A traditional hymn, and the prayer and contemplation it proposes, can bring our hearts to Calvary.
The first time I saw The Passion of the Christ, I wept. On the drive home from the theater, I had to ask my friends to stop talking—I couldn’t handle small talk after seeing such violence done to my Savior.
I felt the same way the second time. And the fifth, and the 10th. But somewhere along the way, that brutal beating became old news. And just as I’d become hardened to the truth of the Passion, I was dulled to the film adaptation.
We just get used to it. We take for granted that God was born in a stable, not even pausing a moment to be stunned at his condescension. We skim past the raising of the dead and cleansing of lepers and we hardly shed a tear when God is tortured to save us.
I’ve spent many a Lenten season trying to excite in myself the feelings that the Passion once aroused. And while faith isn’t a matter of feelings, it can be quite a lot more powerful when you really confront your sin and its effects on Jesus. It’s the reason Christian pop artists sing about the Cross, the reason we gravitate toward images of the Passion and pray the Stations of the Cross every Friday. We want to push past our jadedness and really meditate on the suffering and death of Christ.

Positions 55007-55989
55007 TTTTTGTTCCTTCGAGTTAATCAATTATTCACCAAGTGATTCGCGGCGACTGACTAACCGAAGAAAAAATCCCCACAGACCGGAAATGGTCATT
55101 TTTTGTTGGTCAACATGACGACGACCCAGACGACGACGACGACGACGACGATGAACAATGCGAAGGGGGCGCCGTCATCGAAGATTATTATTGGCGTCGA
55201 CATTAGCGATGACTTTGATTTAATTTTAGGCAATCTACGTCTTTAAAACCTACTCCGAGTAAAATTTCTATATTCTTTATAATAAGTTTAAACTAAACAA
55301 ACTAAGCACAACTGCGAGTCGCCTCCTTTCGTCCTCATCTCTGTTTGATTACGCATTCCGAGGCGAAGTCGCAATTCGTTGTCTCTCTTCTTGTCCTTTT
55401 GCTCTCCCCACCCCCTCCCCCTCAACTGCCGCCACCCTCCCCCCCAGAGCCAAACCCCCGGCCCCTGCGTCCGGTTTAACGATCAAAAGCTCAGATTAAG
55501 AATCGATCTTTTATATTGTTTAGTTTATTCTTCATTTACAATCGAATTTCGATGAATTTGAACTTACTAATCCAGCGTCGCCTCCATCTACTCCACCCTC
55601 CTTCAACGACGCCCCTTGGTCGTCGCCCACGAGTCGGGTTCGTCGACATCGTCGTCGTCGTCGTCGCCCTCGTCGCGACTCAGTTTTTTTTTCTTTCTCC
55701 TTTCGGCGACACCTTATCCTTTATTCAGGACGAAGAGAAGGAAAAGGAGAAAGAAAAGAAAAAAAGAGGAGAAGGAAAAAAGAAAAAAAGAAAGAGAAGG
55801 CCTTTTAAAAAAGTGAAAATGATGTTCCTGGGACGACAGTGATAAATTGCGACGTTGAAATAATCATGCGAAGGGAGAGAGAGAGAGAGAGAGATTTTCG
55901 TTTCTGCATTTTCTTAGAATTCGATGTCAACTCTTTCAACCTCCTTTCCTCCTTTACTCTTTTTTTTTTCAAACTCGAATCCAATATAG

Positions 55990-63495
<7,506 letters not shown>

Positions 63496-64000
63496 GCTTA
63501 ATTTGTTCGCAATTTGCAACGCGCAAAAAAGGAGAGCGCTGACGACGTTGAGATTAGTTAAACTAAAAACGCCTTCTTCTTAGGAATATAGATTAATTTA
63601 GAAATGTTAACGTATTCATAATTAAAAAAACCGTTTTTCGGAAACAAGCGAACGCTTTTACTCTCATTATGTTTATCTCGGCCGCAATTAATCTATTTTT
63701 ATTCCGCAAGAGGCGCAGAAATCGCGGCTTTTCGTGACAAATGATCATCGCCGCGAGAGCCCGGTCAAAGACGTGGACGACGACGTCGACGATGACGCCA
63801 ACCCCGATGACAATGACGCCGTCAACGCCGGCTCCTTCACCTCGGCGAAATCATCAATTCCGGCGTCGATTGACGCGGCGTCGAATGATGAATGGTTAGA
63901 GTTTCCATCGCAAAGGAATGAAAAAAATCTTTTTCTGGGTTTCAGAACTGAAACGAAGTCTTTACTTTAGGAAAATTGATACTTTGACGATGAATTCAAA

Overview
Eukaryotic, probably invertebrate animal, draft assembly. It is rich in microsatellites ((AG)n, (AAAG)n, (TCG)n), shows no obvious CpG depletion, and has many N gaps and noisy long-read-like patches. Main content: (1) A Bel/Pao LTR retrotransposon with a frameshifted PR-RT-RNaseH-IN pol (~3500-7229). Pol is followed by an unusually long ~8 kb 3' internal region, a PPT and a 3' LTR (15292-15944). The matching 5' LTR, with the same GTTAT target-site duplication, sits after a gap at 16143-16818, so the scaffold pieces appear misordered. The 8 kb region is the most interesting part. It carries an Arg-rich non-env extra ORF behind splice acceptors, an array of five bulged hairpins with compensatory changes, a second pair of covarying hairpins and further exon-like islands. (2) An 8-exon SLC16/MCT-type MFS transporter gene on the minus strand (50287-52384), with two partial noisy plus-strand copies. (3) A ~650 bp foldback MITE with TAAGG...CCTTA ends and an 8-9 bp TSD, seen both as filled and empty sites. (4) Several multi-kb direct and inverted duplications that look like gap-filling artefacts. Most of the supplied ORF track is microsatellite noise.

According to the Stabat Mater, there’s no better way to do it than to stand at the foot of the Cross with Mary.
Written in the 13th century, this hymn is familiar to Catholics, many of whom have sung its first 14 verses while praying the Stations of the Cross. But the lyrics are more than just transition music as Father processes around the Church. In this Latin hymn, the author invites us first to look at Mary, then from her to the Cross, and finally asks us to fix our eyes on heaven.
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